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Perfect match: roast tomato and goat’s curd tart with a young red


You'll need

3 large heirloom tomatoes, thinly sliced 2 tbsp extra-virgin olive oil, plus extra for drizzling 10 thyme sprigs, plus 2 tbsp thyme leaves 300 ml each milk and thickened cream 5 eggs 100 gm goat’s curd 600 gm mixed cherry tomatoes, halved ½ cup (firmly packed) watercress 1½ tbsp aged red wine vinegar ¼ cup (loosely packed) small basil leaves   Shortcrust pastry 600 gm plain flour, chilled 300 gm butter, chilled, cut into 1.5cm pieces 3 tsp white wine vinegar, chilled

Method

  • 01
  • For shortcrust pastry, process flour and 1 tsp fine salt in a food processor to combine. Add butter and pulse until just combined, then turn out onto a work surface. Combine vinegar with 170ml iced water in a bowl, sprinkle over flour mixture, then bring together with the palm of your hand, smearing the butter to combine. Pat into a disc, wrap with plastic wrap and refrigerate to rest (2 hours).
  • 02
  • Meanwhile, preheat oven to 150C. Place tomato slices on an oven tray lined with baking paper, drizzle with oil, scatter with thyme sprigs, season to taste and cook until well roasted (1-2 hours). Set aside to cool.
  • 03
  • Increase oven to 180C. Roll pastry on a lightly floured surface to a 30cm round, then line a 26cm-diameter straight-sided tart tin and refrigerate to rest (30 minutes). Blind bake until golden (15-20 minutes). Remove weights and bake until base is golden (8-10 minutes).
  • 04
  • Layer tomato slices inside pastry. Whisk milk, cream, eggs and thyme leaves together, season to taste and pour over tomato. Dot with goat’s curd and bake until golden and cooked through (20-25 minutes). Set aside to cool to room temperature.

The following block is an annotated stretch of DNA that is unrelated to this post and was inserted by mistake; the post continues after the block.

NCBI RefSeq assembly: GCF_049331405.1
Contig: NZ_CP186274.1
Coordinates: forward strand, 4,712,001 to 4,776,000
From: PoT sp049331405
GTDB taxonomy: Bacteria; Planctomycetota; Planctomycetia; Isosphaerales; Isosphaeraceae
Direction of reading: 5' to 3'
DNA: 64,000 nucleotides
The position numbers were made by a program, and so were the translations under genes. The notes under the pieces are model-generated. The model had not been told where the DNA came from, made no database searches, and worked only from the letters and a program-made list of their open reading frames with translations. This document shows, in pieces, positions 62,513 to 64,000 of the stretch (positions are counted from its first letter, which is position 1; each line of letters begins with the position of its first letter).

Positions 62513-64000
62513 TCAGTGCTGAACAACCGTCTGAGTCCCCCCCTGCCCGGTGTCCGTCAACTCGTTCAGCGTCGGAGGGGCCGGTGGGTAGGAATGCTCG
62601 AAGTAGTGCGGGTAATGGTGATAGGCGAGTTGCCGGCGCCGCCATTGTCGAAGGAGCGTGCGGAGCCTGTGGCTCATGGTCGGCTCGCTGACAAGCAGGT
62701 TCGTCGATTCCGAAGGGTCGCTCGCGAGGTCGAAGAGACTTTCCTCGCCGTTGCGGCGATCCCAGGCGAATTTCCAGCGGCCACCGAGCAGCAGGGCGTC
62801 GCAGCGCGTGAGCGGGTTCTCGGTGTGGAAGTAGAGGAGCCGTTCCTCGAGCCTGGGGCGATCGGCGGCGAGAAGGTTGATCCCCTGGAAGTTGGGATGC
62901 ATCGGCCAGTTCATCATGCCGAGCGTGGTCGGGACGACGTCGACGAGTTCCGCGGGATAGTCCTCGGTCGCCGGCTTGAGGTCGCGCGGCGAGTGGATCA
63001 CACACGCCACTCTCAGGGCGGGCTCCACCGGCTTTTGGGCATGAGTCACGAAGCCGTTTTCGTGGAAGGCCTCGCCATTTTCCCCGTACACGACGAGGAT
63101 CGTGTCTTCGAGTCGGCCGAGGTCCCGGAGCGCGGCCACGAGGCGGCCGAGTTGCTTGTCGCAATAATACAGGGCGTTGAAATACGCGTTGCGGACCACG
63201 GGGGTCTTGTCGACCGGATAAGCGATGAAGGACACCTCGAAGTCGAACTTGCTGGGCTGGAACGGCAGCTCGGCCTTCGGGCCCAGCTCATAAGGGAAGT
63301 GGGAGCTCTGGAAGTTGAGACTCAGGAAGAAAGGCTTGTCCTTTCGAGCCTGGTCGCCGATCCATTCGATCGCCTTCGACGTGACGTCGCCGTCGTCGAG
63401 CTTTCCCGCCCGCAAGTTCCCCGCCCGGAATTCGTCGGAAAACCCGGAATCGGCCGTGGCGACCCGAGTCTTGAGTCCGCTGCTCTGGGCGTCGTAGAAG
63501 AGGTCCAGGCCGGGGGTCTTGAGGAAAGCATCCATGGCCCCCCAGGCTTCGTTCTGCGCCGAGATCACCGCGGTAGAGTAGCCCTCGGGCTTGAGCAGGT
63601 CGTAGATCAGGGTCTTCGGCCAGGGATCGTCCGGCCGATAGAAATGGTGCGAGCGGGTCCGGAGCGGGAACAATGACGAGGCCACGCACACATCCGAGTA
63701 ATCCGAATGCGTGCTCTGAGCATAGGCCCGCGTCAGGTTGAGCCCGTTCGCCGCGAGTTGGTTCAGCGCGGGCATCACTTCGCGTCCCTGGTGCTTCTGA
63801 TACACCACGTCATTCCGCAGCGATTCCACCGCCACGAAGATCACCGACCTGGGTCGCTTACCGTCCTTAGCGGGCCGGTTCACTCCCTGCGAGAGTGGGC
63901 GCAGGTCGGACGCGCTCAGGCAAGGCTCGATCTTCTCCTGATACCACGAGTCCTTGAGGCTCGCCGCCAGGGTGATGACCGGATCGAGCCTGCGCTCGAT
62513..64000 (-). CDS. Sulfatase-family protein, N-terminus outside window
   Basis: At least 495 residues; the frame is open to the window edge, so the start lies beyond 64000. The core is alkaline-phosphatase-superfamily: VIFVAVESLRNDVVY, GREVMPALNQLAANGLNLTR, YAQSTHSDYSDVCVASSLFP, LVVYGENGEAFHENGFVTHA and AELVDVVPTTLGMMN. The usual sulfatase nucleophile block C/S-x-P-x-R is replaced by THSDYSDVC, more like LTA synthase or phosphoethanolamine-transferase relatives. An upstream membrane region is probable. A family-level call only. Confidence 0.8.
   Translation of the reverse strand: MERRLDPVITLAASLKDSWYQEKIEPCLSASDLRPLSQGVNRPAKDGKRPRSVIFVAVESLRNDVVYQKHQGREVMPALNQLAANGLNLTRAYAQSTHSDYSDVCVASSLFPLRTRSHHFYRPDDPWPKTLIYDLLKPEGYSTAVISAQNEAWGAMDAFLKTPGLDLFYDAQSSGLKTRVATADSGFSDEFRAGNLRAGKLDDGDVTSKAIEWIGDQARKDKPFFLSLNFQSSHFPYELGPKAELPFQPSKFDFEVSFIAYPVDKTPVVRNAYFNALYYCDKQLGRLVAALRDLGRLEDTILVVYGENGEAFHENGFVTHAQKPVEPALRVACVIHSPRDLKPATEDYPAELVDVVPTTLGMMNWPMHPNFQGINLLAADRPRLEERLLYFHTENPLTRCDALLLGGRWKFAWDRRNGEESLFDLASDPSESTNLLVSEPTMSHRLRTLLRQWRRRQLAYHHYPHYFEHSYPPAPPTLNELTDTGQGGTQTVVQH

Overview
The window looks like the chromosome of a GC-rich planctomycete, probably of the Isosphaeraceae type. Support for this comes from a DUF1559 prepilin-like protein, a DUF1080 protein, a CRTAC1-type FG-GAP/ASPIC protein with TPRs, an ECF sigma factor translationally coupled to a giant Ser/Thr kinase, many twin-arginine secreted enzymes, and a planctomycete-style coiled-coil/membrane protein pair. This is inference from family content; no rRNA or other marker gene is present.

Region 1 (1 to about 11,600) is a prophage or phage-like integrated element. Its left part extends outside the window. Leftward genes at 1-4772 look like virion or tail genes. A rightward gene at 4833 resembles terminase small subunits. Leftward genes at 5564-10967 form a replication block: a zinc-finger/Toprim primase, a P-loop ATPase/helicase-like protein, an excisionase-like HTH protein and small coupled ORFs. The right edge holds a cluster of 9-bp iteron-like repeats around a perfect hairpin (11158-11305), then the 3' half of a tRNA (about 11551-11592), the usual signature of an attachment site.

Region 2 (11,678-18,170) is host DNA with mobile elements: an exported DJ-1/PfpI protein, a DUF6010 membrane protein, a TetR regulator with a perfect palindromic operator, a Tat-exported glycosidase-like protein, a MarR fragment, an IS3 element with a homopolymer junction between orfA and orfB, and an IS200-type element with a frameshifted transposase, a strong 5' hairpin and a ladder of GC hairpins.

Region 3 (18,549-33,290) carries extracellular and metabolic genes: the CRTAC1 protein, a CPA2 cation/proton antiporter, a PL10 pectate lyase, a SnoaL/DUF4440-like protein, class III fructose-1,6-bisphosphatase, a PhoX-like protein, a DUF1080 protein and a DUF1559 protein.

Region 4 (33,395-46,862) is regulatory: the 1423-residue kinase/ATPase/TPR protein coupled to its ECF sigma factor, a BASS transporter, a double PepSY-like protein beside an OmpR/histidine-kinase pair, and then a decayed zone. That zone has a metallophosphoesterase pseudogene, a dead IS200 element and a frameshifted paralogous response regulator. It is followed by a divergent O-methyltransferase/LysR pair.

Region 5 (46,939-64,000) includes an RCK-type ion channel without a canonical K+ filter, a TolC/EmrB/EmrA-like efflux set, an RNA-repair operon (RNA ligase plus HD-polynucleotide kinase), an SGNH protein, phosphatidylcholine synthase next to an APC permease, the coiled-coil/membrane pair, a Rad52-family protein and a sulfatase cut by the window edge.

• 05
  • Combine cherry tomatoes in a bowl with watercress, vinegar, basil and oil, season to taste, toss to combine and serve with tart.

Note This shortcrust pastry is inspired by the flaky, buttery style made at Sydney's Bourke Street Bakery.


Back in the mists of winemaking history, before the introduction of radical new technology such as reliable glass bottles, corks and refrigeration, the vast majority of the world's wine was drunk very soon after harvest, before it had a chance to spoil, and certainly before the next vintage rolled around. Back in more recent history - the 1970s and '80s - we saw the rise of Beaujolais Nouveau, a marketing gimmick dreamed up to promote the red wines from that French region by selling newly fermented wines a few weeks after harvest. These days, it's fashionable once again to drink "new" red wines. Not for pragmatic reasons, or cheap marketing reasons, but for gastronomic ones. Red wine bottled very early retains a lot of the bold, bouncy flavours of the grape, which makes it not only a lot of fun to drink but also particularly delicious paired with the vibrant food of the spring and summer seasons. The sweet acidity of the tomatoes in this dish, combined with the salty tang of the goat's curd and the herbal green freshness of the watercress, cry out for a young, bright new red wine like the ones I've recommended here.


At A Glance

  • Serves 8 people
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At A Glance

  • Serves 8 people

Featured in

Feb 2012

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